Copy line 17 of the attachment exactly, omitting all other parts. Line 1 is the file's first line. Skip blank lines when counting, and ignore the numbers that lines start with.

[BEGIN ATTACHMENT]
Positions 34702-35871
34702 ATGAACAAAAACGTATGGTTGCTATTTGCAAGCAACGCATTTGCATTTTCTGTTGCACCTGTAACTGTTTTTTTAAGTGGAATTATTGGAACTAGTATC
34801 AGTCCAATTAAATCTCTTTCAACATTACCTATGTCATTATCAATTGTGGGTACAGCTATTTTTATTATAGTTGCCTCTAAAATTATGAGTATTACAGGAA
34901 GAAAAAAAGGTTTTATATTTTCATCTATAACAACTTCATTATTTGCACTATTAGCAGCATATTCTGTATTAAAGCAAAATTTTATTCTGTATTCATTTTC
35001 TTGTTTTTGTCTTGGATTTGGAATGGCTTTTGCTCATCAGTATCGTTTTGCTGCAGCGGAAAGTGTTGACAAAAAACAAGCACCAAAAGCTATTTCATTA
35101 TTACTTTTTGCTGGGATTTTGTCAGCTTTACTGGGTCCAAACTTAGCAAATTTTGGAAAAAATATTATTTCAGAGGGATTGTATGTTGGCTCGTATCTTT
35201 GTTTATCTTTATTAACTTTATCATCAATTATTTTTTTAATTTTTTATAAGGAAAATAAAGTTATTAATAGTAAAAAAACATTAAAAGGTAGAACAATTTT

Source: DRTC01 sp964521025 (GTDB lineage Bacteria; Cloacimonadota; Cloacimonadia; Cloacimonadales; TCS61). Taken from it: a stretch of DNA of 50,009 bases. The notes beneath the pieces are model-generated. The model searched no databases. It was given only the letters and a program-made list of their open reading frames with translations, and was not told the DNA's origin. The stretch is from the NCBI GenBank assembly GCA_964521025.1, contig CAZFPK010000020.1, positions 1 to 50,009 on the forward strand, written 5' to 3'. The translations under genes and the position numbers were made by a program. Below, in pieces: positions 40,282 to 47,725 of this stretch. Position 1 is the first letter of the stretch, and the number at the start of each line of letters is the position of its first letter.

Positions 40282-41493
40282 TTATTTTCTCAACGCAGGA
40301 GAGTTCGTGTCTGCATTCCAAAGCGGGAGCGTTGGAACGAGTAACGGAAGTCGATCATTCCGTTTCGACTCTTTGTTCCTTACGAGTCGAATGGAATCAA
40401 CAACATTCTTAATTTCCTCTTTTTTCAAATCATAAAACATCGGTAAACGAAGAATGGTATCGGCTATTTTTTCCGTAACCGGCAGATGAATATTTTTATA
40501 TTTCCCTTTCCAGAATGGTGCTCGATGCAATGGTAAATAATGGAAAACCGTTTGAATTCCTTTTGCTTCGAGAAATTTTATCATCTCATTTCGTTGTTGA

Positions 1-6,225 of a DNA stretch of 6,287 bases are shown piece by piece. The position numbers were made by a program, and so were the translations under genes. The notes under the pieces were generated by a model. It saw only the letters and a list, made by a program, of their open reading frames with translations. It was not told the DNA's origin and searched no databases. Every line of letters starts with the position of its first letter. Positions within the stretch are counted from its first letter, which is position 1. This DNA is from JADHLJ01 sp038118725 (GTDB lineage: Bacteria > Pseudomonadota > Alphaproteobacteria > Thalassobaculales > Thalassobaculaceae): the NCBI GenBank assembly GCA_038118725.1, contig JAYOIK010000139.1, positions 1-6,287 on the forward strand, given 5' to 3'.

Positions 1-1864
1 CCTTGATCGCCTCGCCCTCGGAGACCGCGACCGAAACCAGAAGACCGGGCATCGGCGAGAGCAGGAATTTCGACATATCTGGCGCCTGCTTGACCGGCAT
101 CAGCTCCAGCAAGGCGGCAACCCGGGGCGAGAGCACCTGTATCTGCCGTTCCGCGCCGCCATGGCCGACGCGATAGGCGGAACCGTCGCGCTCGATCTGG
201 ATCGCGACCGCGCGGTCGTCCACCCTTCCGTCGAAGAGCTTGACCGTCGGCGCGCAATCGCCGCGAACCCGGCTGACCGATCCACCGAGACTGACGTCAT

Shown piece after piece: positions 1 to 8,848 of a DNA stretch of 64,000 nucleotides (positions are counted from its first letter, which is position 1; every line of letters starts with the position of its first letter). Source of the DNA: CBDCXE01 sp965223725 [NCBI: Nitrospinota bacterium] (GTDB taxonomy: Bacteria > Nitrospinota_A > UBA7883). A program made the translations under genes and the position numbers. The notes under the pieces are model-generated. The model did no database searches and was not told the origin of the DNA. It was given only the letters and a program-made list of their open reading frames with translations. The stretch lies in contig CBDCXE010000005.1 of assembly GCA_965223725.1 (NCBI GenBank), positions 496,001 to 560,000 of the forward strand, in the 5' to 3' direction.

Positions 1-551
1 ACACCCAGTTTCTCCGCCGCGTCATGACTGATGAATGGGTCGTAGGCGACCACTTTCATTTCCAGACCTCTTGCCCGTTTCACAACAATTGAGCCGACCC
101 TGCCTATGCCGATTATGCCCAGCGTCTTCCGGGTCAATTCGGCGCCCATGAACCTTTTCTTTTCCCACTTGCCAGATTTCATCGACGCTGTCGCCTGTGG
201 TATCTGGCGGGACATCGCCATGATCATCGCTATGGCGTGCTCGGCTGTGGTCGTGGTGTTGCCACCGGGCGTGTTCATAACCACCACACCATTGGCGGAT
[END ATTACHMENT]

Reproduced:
101 CAGCTCCAGCAAGGCGGCAACCCGGGGCGAGAGCACCTGTATCTGCCGTTCCGCGCCGCCATGGCCGACGCGATAGGCGGAACCGTCGCGCTCGATCTGG